In case you missed them the first time around, here are four great articles from the Linux DevCenter in the past month.
Migrating from a proprietary to a free Unix has its advantages. Speed, stability, cost, and convenience make Linux and the BSDs appealing. Unfortunately, sometimes you have an application without source and without a free counterpart. That's where binary compatibility comes in. NetBSD's Emmanuel Dreyfus is behind the Darwin and Mach binary compatibility layer, which allows running Mac OS X binaries on NetBSD. ORN interviewed him about the project, the hopes for making migrations a little easier, and a similar projects in Linux space. Read more in Emmanuel Dreyfus Interview.
Howard Wen's been looking at the state of games in Linux lately. He first found Falcon's Eye: A Graphical Makeover for Nethack. Not content to leave it there, he followed up by interviewing Jaakko Peltonen, the game's creator. Find out how Peltonen pulled off cross-platform compatibility while retaining the essential flavor of the venerable Nethack.
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Spam's been getting worse this year, but there's hope. A recent paper on the statistical analysis of e-mails popularized a spam identification technique called Bayesian filtering. Of course, you don't have to be a statistician to clean up your inbox. Oktay Altunergil explains how to run a simple Bayesian filter with the impressive Sylpheed-claws mail client. Read more in Bayesian Filtering with bogofilter and Sylpheed-claws.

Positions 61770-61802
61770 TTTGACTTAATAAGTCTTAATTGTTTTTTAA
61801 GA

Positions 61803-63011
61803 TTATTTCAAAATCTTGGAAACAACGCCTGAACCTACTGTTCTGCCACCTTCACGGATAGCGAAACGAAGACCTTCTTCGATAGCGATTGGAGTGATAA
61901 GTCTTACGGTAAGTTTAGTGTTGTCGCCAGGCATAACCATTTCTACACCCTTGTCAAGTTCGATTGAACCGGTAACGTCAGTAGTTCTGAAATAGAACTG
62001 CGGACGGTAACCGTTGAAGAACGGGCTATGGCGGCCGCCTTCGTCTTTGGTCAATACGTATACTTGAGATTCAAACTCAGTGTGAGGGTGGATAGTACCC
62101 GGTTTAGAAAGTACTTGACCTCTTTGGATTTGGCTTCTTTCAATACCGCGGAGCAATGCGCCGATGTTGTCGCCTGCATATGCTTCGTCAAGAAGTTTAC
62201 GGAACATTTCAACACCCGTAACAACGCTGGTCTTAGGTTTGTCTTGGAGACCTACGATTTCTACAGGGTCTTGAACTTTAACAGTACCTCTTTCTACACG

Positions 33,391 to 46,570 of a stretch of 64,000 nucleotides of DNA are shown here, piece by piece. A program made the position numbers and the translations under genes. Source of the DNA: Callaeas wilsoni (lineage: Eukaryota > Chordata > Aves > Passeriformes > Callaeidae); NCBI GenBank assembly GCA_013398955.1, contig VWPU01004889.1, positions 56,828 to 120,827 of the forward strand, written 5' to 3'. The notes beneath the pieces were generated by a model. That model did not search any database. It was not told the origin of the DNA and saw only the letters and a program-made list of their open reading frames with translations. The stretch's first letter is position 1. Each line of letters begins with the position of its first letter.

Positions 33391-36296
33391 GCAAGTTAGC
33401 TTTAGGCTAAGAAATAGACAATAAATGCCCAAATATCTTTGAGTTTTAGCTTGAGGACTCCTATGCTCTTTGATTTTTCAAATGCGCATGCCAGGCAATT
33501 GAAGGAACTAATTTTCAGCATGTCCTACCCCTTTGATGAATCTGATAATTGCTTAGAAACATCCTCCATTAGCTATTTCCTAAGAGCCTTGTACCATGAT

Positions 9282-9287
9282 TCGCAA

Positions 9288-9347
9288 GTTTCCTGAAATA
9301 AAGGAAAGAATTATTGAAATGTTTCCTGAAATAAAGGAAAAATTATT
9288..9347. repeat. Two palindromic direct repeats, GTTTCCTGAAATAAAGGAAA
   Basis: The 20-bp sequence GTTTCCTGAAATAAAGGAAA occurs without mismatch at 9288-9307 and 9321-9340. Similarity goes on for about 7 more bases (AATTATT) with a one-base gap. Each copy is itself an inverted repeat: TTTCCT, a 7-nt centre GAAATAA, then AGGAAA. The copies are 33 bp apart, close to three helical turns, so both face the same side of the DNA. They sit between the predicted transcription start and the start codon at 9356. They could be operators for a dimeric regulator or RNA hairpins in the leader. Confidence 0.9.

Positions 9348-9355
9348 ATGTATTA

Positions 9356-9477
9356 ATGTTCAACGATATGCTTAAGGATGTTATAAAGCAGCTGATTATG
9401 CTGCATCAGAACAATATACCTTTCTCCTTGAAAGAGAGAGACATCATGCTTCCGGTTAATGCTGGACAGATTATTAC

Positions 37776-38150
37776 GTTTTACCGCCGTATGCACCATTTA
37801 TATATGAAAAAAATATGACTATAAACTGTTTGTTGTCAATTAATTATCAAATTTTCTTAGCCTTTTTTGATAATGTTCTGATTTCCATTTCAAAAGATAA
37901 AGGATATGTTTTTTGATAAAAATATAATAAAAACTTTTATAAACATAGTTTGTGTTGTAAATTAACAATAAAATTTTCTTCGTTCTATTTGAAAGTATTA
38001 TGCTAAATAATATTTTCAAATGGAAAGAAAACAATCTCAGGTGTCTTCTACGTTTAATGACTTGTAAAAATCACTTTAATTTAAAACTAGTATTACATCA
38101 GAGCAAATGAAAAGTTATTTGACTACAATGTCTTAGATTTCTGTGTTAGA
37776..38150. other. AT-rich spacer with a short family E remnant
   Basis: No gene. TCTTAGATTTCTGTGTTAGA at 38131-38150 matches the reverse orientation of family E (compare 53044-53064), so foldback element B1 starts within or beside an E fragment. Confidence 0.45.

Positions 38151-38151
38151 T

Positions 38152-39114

One of the weaknesses of the setuid model is that applications usually only need a few privileges. Having the power to do more than they need gives malicious users the opportunity for mischief. There's a movement afoot
on the BSD side of the house to limit the damage with a nifty utility called
systrace. Michael Lucas explains how security is made easier in Systrace Policies. (A Linux port may be found at Systrace for Linux.)
See you next month!
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